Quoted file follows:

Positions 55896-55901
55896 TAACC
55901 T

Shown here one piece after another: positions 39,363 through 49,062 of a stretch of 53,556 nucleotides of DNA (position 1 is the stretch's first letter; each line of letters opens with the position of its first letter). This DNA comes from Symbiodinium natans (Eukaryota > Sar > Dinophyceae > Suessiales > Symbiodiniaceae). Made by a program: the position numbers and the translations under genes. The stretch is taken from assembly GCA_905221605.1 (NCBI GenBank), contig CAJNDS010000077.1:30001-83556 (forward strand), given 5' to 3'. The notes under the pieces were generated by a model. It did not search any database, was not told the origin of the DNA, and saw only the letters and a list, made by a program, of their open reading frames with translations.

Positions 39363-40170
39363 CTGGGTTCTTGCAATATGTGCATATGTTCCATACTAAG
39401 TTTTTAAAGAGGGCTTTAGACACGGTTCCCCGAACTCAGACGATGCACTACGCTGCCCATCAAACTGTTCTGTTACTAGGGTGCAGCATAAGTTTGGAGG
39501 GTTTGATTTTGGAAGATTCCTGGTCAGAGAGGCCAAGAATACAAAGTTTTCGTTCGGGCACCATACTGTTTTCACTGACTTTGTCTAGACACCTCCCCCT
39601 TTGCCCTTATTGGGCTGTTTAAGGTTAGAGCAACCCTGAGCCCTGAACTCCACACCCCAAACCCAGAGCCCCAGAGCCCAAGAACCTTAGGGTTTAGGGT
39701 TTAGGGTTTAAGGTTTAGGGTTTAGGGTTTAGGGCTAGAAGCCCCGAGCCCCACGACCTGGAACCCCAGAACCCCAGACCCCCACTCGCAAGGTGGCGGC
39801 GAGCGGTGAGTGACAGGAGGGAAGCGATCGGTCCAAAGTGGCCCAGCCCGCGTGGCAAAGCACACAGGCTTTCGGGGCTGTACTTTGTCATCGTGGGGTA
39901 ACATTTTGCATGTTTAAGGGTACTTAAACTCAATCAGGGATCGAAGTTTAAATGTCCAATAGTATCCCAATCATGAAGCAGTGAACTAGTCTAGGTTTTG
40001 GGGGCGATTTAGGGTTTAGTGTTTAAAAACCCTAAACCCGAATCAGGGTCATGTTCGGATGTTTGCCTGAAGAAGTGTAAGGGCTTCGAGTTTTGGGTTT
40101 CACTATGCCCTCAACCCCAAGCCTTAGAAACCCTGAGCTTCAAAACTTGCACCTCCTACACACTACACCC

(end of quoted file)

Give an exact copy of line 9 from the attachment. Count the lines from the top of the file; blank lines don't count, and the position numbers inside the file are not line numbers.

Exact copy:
39601 TTGCCCTTATTGGGCTGTTTAAGGTTAGAGCAACCCTGAGCCCTGAACTCCACACCCCAAACCCAGAGCCCCAGAGCCCAAGAACCTTAGGGTTTAGGGT